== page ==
Press Release

After 25 Years, One Man Proves What Heart-lung Transplant Can Do


Just a few months before Steve and Renee Rasmussen's wedding in 1977, his mother looked at Renee and said, "Steve has something he needs to tell you."

That something would dramatically shape their lives to come. 

Steve Rasmussen

Rasmussen, still just 18, had been diagnosed at age 3 with cystic fibrosis, a disease that causes the lungs to produce an abnormal amount of mucous. That mucous becomes a breeding ground for frequent infections and each infection scars the lungs, reducing their ability to absorb oxygen. Under such an assault, lungs can fail completely. The mucous also interferes with the body's ability to digest food. And so keeping well nourished becomes another battle.

When Rasmussen told his wife-to-be about his disease, however, he had already beaten by several years the life expectancy that was then typical for people with cystic fibrosis.

Rasmussen's doctor gave the couple his most hopeful approach to their future together. "He said that it would mean the most to me—that at one point, I might have to work because Steve might not be able to," Renee Rasmussen said. She, too, was just 18. "I was madly in love with Steve. It didn't matter. We just kept living like it was going to be okay. We didn't deal with it ending in his death."
The road to heart-lung transplant becomes clear

They were together for three years, living in Santa Cruz where both had been raised, before Rasmussen's first hospitalization at Stanford for complications of his cystic fibrosis. About six months later, came another, and then another. "After four, or five, or six hospitalizations, you start realizing that you are falling further and further behind," Rasmussen said.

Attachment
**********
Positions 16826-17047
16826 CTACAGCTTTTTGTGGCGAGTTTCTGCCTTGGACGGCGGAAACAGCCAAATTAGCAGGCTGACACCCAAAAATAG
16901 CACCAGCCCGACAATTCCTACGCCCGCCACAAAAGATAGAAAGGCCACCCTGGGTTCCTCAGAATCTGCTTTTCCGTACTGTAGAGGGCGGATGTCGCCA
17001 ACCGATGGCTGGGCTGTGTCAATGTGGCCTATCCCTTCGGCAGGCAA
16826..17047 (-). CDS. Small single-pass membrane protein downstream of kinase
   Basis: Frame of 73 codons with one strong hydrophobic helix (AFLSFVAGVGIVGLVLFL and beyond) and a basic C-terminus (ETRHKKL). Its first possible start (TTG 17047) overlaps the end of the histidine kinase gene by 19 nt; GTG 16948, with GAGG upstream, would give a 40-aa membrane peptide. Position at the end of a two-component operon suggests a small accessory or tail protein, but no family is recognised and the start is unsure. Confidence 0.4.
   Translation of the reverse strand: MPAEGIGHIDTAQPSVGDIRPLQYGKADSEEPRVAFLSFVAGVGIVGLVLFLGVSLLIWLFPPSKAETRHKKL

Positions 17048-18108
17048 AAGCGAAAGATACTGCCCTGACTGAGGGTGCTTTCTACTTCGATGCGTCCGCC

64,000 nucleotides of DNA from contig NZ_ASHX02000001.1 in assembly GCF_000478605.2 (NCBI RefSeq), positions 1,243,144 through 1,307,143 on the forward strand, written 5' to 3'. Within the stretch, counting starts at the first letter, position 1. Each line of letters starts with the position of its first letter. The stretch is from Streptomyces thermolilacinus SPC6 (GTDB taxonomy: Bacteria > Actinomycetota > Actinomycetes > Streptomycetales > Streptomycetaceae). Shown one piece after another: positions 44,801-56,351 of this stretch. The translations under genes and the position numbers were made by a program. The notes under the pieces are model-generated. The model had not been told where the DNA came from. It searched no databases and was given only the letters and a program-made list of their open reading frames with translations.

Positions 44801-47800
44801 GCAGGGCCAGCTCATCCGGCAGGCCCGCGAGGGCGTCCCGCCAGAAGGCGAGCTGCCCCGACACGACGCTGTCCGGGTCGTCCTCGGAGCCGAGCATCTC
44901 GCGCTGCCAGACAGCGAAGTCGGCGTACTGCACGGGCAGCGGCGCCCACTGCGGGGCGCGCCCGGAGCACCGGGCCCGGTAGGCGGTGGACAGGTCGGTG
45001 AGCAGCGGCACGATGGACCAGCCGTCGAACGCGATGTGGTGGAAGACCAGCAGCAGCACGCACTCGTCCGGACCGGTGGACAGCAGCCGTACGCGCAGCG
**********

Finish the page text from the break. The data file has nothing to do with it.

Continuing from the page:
By the spring of 1988, the Rasmussens had become the parents of two sons, but now Rasmussen was very limited in what he could manage. He was hospitalized for long periods, able to breathe only with full-time oxygen pushed into his lungs. He was 28. Doctors began to talk about transplant—and not just lungs, but a heart, too. "It scared us," Renee Rasmussen said. "It was a whole other ballgame. We didn't know what it would bring into our lives. They told us the life expectancy after transplant was five years. At the time, that sounded wonderful because we knew that we didn't have many tomorrows." 


At 26 years out, Steve Rasmussen is not the longest surviving heart-lung transplant recipient. The woman who was Stanford's heart-lung transplant patient #39 is at 27 ½ years since her transplant.


Reitz knows that Rasmussen's transplant longevity is unusual. He thinks that it might be related to some kind of difference in Rasmussen' immune system. Another possibility is the combination of a particular donor and a particular recipient. "Frankly, we don't have any real clue what it is about the long-term survivors that has given them this tremendous gift," Reitz said.